GE sells BioPharma line, retains GE Healthcare for now
Financially beleaguered GE has reached a deal to sell its BioPharma business, which provides instruments, consumables and software for research in biopharmaceutical drugs.
The deal, with Washington-based Danaher, will net GE a “total consideration” of $21.4 billion, which includes $21 billion in cash as well as Danaher’s assumption of certain pension liabilities.
GE, which has been strapped for cash in light of the conglomerate’s business results and debt load, says it expects to use the proceeds to reduce leverage and strengthen its balance sheet. The transaction is expected to close by the end of the year, pending regulatory approvals and customary closing conditions.
The BioPharma line of business is part of GE Life Sciences, and its products include process chromatography hardware and consumables, cell culture media, single use technologies, development instrumentation and consumables and service.
Pharmaceutical Diagnostics, currently part of GE Life Sciences, will remain within the GE Healthcare portfolio—it supplies contrast media and molecular imaging consumables for radiology customers, and it’s considered “highly complementary” to GE Healthcare’s medical imaging line.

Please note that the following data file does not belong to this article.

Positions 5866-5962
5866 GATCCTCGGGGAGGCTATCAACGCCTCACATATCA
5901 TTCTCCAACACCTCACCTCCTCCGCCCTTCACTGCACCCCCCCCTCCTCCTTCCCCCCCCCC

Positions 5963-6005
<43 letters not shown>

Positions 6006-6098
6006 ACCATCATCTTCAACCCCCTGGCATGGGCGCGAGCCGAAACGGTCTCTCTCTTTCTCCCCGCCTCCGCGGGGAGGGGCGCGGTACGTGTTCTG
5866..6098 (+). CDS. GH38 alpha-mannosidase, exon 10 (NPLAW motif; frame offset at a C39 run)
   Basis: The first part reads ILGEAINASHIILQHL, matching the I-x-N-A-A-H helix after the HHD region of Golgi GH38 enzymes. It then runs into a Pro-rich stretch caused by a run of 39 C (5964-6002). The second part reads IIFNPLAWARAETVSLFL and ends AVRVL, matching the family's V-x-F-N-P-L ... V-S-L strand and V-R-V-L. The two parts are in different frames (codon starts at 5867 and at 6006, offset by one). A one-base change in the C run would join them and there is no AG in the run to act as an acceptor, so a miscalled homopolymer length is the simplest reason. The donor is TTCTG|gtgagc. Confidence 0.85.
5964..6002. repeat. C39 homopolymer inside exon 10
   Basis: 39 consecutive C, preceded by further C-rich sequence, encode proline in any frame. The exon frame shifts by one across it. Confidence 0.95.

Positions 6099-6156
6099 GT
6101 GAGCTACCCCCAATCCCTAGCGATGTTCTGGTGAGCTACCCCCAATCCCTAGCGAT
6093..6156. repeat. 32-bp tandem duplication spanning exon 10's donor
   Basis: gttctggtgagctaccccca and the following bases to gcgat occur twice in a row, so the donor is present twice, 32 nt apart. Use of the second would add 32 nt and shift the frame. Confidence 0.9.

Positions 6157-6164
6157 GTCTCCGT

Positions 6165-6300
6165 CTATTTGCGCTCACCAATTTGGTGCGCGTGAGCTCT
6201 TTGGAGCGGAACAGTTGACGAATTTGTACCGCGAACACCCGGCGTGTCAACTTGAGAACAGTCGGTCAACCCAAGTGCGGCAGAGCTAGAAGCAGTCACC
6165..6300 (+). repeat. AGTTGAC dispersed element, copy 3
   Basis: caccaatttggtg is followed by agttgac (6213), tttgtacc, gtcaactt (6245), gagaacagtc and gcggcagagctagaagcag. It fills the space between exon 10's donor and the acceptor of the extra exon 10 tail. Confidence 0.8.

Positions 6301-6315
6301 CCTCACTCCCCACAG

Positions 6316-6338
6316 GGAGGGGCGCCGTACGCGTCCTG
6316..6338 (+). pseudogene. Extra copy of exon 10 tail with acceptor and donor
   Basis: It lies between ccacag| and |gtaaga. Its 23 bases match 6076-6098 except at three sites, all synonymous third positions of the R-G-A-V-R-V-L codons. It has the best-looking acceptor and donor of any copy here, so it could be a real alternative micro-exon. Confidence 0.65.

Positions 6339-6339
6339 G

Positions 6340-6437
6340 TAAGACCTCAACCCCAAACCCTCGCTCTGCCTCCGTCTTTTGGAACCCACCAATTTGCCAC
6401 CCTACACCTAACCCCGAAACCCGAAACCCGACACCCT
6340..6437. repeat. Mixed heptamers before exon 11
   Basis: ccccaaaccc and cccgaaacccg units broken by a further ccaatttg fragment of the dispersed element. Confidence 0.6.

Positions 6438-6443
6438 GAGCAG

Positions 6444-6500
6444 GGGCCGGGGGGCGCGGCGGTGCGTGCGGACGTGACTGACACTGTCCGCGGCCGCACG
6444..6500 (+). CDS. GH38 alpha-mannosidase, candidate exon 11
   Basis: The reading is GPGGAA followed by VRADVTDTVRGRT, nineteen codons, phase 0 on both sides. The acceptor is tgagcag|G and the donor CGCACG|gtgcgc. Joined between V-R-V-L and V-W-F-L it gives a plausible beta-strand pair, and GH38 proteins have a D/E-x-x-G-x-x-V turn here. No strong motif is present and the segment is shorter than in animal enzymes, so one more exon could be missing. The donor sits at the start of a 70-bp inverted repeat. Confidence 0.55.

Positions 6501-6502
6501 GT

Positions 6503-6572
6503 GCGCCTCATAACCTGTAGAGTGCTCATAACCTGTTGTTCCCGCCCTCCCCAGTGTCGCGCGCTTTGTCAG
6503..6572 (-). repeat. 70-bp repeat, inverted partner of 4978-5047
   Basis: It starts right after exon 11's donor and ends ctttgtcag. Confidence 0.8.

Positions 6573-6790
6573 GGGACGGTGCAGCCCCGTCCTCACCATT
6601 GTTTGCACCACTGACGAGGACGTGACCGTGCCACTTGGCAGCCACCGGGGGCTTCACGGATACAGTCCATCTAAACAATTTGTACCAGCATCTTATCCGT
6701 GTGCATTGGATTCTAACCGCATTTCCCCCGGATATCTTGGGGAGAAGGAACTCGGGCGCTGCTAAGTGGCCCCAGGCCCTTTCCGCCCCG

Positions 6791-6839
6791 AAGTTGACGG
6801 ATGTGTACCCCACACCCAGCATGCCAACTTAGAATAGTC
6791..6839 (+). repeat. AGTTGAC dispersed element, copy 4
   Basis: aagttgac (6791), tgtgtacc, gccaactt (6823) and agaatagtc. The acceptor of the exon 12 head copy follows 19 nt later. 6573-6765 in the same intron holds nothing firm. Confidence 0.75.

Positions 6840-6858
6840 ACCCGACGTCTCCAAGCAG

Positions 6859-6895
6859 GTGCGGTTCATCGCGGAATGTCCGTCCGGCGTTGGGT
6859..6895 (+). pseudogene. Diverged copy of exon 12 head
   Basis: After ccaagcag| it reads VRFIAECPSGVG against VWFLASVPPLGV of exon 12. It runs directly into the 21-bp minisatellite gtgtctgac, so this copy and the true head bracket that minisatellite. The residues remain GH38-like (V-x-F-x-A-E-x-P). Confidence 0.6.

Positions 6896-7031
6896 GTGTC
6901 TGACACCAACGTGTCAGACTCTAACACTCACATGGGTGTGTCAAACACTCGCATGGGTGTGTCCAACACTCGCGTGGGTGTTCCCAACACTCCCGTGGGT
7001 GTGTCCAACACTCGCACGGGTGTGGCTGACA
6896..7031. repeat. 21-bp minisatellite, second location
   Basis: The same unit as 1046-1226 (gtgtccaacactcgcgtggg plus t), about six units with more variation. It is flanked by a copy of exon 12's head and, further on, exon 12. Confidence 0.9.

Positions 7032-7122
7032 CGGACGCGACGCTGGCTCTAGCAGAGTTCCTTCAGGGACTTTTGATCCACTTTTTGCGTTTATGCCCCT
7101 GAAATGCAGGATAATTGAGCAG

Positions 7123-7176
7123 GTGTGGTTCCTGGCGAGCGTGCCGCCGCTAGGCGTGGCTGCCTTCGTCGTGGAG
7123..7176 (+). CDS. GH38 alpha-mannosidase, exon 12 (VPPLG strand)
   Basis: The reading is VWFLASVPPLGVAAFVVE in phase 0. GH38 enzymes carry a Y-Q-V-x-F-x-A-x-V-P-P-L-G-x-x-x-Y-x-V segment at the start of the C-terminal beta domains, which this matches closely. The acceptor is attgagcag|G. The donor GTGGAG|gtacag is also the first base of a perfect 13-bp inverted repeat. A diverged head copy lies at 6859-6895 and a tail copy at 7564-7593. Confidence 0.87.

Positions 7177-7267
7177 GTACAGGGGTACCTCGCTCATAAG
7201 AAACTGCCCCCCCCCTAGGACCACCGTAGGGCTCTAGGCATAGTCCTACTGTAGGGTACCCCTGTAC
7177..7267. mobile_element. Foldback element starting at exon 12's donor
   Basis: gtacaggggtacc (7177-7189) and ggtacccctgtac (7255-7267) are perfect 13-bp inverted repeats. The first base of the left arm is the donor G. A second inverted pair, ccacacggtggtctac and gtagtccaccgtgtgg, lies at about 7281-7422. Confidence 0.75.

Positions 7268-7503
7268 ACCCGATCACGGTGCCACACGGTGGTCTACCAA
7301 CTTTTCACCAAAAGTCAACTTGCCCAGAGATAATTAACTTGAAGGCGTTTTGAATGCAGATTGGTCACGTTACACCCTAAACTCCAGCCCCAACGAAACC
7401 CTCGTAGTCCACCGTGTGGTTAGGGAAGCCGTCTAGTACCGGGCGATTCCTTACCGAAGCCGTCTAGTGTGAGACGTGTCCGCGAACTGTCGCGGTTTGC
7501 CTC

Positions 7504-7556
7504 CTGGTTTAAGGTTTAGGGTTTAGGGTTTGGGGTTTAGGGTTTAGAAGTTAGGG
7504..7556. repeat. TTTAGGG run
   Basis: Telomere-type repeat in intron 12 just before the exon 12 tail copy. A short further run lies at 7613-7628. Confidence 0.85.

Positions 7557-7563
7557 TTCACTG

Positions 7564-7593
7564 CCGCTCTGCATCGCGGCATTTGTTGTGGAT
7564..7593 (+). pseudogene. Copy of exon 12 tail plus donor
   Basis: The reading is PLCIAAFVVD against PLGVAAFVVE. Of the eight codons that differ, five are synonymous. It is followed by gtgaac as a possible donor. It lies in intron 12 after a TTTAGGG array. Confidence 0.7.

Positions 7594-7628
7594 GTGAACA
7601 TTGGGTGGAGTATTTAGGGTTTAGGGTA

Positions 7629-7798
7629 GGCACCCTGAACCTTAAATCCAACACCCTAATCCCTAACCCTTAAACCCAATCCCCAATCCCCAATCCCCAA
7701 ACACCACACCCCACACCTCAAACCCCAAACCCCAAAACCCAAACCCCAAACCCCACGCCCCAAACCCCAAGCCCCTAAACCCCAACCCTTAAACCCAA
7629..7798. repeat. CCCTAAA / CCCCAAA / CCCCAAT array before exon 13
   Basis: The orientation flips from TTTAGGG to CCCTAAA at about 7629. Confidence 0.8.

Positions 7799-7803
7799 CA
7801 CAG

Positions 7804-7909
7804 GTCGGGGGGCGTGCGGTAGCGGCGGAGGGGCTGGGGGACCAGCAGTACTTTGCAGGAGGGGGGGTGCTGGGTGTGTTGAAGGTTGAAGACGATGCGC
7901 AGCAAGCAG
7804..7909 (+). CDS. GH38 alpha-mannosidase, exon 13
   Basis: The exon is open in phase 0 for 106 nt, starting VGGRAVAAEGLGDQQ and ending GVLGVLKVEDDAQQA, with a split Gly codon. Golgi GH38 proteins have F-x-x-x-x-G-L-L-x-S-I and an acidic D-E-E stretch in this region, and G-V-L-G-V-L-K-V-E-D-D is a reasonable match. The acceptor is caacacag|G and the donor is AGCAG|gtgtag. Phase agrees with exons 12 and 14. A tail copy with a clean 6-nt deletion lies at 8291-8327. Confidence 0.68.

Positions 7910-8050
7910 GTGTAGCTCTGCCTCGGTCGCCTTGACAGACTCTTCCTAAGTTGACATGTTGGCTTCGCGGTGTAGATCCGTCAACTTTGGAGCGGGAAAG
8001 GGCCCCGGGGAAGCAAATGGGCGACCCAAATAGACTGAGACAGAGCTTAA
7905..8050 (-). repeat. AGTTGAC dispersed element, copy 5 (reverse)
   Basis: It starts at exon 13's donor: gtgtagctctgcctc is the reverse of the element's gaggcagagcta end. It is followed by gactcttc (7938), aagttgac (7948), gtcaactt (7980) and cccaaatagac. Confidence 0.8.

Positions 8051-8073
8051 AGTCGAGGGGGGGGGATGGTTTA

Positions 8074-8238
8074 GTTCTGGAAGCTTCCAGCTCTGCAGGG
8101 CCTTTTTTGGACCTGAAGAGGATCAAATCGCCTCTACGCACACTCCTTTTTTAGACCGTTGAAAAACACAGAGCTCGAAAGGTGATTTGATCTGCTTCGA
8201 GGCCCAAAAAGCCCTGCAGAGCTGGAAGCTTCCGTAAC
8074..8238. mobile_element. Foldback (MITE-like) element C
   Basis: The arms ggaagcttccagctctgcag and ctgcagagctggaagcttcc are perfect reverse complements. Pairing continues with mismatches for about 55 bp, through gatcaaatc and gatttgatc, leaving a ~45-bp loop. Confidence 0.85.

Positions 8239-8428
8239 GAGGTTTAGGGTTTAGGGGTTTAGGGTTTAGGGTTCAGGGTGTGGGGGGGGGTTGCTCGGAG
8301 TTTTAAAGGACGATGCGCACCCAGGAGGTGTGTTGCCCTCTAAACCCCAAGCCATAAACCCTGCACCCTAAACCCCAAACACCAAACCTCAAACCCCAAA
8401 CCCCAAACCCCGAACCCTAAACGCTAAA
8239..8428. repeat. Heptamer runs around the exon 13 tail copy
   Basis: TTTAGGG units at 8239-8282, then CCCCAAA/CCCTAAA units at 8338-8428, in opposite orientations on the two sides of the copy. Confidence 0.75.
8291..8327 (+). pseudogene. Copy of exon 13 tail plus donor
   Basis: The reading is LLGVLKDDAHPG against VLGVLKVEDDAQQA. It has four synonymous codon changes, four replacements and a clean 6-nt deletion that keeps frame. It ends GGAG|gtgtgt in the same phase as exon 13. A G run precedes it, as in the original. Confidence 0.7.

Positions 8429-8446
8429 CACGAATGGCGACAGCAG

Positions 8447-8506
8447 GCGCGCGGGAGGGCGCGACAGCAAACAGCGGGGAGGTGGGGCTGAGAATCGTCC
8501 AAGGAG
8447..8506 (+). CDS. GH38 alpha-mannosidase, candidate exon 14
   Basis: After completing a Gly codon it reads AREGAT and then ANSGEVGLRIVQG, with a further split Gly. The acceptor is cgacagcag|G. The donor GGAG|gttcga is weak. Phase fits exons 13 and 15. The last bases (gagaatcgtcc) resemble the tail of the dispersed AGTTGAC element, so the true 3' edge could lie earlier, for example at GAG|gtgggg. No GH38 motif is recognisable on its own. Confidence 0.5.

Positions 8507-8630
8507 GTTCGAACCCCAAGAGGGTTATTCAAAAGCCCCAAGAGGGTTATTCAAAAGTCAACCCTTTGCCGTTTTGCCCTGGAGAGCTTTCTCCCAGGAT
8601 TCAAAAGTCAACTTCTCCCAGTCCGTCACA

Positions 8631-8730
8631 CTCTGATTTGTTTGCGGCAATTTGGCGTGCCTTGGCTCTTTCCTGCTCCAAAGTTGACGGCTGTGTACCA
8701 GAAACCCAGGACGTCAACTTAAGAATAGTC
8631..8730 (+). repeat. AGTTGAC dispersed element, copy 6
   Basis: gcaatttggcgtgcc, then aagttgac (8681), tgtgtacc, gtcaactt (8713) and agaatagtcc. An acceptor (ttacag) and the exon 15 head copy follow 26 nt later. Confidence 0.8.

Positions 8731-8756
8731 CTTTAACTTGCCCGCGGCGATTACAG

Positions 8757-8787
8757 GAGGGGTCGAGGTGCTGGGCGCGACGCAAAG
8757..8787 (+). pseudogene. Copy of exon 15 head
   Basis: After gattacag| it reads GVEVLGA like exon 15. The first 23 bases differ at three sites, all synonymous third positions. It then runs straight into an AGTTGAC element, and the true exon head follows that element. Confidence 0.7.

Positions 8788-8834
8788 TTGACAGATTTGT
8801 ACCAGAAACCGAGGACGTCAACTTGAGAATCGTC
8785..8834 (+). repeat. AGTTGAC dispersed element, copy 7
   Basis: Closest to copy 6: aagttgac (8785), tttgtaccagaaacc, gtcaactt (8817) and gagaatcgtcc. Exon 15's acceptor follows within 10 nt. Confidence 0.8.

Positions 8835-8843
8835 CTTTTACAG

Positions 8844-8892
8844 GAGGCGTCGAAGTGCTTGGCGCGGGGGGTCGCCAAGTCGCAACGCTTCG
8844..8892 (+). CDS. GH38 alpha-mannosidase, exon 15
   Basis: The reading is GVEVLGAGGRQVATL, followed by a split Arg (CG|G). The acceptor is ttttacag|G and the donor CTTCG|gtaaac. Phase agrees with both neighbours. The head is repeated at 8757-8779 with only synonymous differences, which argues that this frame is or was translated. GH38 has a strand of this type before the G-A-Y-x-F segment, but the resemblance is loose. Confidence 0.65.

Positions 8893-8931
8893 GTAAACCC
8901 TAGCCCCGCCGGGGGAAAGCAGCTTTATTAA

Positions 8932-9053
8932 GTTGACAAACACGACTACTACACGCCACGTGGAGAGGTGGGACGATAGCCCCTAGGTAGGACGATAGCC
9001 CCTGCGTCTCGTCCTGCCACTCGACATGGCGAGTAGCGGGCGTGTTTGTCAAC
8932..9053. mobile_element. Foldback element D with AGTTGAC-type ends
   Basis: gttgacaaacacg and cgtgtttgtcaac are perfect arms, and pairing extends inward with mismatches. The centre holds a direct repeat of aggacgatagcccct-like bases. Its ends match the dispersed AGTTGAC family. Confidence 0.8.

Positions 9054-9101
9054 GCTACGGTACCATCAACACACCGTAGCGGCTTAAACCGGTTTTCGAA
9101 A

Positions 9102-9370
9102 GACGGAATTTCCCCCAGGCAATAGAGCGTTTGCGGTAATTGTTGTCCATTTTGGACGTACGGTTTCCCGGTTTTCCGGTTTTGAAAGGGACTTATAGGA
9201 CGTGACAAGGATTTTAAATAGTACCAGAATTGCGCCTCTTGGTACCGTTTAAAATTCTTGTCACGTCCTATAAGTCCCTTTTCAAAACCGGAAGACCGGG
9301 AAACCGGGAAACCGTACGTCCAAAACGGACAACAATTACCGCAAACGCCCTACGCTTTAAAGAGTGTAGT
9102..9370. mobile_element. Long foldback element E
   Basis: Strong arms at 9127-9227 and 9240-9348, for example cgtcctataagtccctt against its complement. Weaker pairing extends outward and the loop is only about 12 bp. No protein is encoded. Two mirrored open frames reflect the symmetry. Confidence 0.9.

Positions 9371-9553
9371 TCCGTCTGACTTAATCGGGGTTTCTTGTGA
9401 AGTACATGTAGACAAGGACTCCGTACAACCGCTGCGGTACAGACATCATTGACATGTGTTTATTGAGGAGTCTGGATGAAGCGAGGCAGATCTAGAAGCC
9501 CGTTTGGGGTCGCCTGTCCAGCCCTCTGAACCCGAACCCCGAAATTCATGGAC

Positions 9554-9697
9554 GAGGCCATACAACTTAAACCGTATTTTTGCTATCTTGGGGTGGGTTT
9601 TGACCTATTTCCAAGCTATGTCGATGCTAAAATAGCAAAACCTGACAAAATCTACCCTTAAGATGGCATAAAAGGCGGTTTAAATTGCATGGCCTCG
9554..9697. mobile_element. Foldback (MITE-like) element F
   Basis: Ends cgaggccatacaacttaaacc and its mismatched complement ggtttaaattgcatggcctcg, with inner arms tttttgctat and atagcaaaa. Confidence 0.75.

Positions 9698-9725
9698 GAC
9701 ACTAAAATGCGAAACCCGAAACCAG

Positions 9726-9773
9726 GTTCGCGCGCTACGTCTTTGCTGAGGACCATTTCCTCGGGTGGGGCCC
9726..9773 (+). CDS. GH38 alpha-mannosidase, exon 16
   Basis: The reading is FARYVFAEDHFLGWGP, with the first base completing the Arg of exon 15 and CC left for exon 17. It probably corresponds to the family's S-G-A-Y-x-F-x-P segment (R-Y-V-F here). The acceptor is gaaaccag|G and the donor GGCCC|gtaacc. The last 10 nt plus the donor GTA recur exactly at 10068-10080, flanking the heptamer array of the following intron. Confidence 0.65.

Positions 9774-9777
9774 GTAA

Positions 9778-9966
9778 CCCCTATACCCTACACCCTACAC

GE Healthcare has a global installed base of more than 4 million imaging, mobile diagnostic and monitoring units—it also provides services, accessories, consumables, education, training and consulting.
GE had previously planned to separate its healthcare unit, which includes life sciences operations, and raise proceeds through an initial public offering of stock. However, those plans are on hold for now, the company says.
“The BioPharma business has been a strong contributor to our success, and I am confident this agreement represents a great opportunity for our valued colleagues to flourish under the ownership of Danaher,” says GE Healthcare President and CEO Kieran Murphy. “GE Healthcare has unsurpassed scale and scope, and we will continue to focus on our investments so that we deliver better outcomes and more capacity to a world striving for precision health.”